Will Apple Be the First to Introduce Standalone VR?

According to a Bloomberg report, Apple may be prepping a standalone VR device for use as soon as 2019. Those in the technology industry have already seen Apple’s interest in VR and AR, and the company’s CEO Tim Cook said recently that it is Apple’s belief that AR technology will be a fulcrum for change in technology usage.

It was only this year that they launched a major AR project, the ARkit, which was part of iOS 11.

The Bloomberg report provided further details on the AR headset and what is planned for it. It should have its own display, an operating system that’s different from anything that has come before it and a new chip. The operating system is being called the reality operating system, or rOS, for short.

It is said that Apple’s team of engineers are looking for a variety of ways for users to operate the headset. This could include making it work with voice commons through Siri or using head gestures or touch input.

Prototype headsets are still being developed and there are not a lot of concrete details yet. We know there is a chance that what we think we know about these new AR headsets could be different from the final product. A lot of iteration is possible down the line and even for the first release of the product.

Supposedly, HTC Vive VR headsets are being used to determine the potential applications of the AR and how it may be able to be used. There are a variety of applications being considered here. Virtual conferences, messaging, mapping capabilities and much more are all on the table.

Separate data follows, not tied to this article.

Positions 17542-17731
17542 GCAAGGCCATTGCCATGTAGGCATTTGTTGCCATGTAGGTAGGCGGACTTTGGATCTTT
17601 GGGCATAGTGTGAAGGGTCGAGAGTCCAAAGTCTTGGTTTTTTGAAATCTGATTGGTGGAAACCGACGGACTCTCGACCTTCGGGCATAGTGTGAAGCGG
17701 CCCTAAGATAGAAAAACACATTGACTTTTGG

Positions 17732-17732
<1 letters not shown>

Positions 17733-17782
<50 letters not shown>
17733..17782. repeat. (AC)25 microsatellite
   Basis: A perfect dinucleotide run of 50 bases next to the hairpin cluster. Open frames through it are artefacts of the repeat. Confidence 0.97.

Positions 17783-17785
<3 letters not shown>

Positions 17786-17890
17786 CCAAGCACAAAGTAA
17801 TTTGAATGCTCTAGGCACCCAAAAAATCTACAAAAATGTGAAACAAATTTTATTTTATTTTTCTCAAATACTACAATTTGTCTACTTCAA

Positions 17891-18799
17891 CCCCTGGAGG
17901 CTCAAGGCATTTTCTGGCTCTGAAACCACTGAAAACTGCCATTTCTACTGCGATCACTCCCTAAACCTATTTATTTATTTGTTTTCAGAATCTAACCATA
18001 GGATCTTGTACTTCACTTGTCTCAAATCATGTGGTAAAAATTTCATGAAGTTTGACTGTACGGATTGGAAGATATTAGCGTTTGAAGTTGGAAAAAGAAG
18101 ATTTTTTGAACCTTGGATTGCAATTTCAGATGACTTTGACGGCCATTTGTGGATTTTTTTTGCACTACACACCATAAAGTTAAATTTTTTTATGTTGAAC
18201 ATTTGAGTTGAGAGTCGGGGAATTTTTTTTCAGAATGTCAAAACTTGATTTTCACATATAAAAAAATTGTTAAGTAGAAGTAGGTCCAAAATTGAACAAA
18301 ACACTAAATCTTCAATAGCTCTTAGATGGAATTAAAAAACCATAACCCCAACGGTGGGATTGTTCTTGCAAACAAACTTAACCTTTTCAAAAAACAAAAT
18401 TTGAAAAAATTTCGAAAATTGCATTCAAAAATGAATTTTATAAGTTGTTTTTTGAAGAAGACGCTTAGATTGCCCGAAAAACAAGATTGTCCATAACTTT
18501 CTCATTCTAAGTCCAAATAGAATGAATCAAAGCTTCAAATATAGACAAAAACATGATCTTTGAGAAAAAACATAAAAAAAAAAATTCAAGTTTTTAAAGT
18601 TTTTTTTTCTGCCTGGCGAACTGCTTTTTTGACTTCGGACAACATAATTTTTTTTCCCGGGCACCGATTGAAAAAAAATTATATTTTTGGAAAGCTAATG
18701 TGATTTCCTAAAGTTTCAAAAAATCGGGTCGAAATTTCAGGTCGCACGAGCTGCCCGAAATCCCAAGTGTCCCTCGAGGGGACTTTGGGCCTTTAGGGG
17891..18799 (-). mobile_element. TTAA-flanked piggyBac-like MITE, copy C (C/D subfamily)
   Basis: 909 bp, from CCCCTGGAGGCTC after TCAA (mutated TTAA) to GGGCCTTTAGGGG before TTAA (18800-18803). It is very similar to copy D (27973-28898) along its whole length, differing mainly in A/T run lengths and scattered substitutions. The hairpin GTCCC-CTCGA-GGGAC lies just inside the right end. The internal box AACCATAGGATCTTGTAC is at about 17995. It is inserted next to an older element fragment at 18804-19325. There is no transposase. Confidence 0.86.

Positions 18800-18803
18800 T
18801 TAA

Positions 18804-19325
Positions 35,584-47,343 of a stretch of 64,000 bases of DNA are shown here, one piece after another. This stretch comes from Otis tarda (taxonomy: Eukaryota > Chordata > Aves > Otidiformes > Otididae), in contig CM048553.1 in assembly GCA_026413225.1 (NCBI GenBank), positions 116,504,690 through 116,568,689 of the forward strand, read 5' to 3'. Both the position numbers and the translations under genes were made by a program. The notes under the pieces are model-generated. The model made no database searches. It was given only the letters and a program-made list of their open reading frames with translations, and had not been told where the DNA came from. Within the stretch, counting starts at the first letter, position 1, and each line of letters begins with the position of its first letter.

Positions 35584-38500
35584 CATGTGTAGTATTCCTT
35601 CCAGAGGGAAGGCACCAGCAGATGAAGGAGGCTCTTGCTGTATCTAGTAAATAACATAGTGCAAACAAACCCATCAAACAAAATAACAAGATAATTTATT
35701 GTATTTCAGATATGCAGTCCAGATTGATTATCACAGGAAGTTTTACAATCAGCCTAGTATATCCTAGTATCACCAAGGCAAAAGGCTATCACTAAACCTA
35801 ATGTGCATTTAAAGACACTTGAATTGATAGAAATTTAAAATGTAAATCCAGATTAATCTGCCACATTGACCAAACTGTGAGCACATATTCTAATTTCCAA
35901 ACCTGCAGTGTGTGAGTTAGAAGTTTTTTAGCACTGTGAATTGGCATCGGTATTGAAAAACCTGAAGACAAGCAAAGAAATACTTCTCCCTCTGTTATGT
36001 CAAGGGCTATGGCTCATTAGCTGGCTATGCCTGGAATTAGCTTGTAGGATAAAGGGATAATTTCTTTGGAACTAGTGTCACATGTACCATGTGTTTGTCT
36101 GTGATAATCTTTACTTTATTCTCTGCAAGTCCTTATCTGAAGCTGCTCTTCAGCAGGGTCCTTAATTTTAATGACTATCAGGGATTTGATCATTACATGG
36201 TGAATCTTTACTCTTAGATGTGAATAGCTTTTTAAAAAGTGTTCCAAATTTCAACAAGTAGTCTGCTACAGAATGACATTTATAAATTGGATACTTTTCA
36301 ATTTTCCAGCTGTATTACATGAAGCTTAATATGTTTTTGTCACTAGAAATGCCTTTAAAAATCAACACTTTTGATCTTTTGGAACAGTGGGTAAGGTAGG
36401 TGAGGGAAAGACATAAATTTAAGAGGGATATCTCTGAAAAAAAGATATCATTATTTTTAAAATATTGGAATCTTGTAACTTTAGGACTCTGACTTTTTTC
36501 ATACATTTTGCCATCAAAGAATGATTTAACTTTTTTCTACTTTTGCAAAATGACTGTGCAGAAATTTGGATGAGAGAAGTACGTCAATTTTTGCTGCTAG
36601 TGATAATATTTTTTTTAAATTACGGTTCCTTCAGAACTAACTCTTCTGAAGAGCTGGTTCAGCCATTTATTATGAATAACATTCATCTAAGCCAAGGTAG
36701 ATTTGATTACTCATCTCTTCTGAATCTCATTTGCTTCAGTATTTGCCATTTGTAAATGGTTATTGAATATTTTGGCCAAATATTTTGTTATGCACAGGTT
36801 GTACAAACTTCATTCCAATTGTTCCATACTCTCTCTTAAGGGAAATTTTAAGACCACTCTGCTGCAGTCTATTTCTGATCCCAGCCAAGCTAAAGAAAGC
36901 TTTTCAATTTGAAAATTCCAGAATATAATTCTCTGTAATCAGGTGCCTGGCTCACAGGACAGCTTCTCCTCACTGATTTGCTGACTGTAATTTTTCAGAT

How many of these will be implemented remains to be seen, and there is limitless potential once developers start making apps to work with the product.

The report states that Apple is planning to have its new AR product ready to go by 2019, and it could be shipped out as early as 2020. We saw some patents leak out from Apple regarding AR glasses and similar products. Apple showed some of its plans for how the glasses might work in those patents.

While virtual reality and augmented reality have been backed by tons of hype, we have seen limited public appeal for these kinds of products. AR devices have the potential to do so much more and to reach a far wider audience. These take what the user is seeing and overlay them with digital readouts.

There are practical applications that go far beyond the mostly entertainment uses of VRand its growing place at events to bring a digital wow factor to the exhibition. Google Glass and Microsoft HoloLens are already being used by car manufacturers and factories to improve production and design.

Cook’s statements on the matter show that Apple really believes in AR for the future of the company. They could be launching products with much wider appeal than their current VR line-up. AR doesn’t isolate the user as much as VR does, and there is a chance that this kind of technology could be as ground-breaking for the masses as the introduction of the smartphone.

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